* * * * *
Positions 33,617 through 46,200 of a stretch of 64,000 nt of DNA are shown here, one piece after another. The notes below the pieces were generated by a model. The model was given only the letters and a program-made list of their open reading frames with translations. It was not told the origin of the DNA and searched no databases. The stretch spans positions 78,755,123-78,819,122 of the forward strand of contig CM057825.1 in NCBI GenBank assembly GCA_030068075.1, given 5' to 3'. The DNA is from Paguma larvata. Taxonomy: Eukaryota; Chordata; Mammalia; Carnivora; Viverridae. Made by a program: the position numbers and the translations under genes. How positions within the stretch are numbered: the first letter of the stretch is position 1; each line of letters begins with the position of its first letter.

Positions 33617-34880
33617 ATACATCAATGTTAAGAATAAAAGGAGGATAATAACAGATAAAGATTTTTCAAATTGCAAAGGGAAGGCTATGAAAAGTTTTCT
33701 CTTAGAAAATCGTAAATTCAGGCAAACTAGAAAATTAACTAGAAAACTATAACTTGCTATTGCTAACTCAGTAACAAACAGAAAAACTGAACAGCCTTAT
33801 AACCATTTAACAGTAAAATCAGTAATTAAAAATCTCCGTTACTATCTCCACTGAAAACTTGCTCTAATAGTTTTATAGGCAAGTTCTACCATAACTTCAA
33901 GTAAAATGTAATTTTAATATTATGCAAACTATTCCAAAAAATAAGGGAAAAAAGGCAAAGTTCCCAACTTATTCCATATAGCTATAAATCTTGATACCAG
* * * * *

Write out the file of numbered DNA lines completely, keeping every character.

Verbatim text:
Positions 33,617 through 46,200 of a stretch of 64,000 nt of DNA are shown here, one piece after another. The notes below the pieces were generated by a model. The model was given only the letters and a program-made list of their open reading frames with translations. It was not told the origin of the DNA and searched no databases. The stretch spans positions 78,755,123-78,819,122 of the forward strand of contig CM057825.1 in NCBI GenBank assembly GCA_030068075.1, given 5' to 3'. The DNA is from Paguma larvata. Taxonomy: Eukaryota; Chordata; Mammalia; Carnivora; Viverridae. Made by a program: the position numbers and the translations under genes. How positions within the stretch are numbered: the first letter of the stretch is position 1; each line of letters begins with the position of its first letter.

Positions 33617-34880
33617 ATACATCAATGTTAAGAATAAAAGGAGGATAATAACAGATAAAGATTTTTCAAATTGCAAAGGGAAGGCTATGAAAAGTTTTCT
33701 CTTAGAAAATCGTAAATTCAGGCAAACTAGAAAATTAACTAGAAAACTATAACTTGCTATTGCTAACTCAGTAACAAACAGAAAAACTGAACAGCCTTAT
33801 AACCATTTAACAGTAAAATCAGTAATTAAAAATCTCCGTTACTATCTCCACTGAAAACTTGCTCTAATAGTTTTATAGGCAAGTTCTACCATAACTTCAA
33901 GTAAAATGTAATTTTAATATTATGCAAACTATTCCAAAAAATAAGGGAAAAAAGGCAAAGTTCCCAACTTATTCCATATAGCTATAAATCTTGATACCAG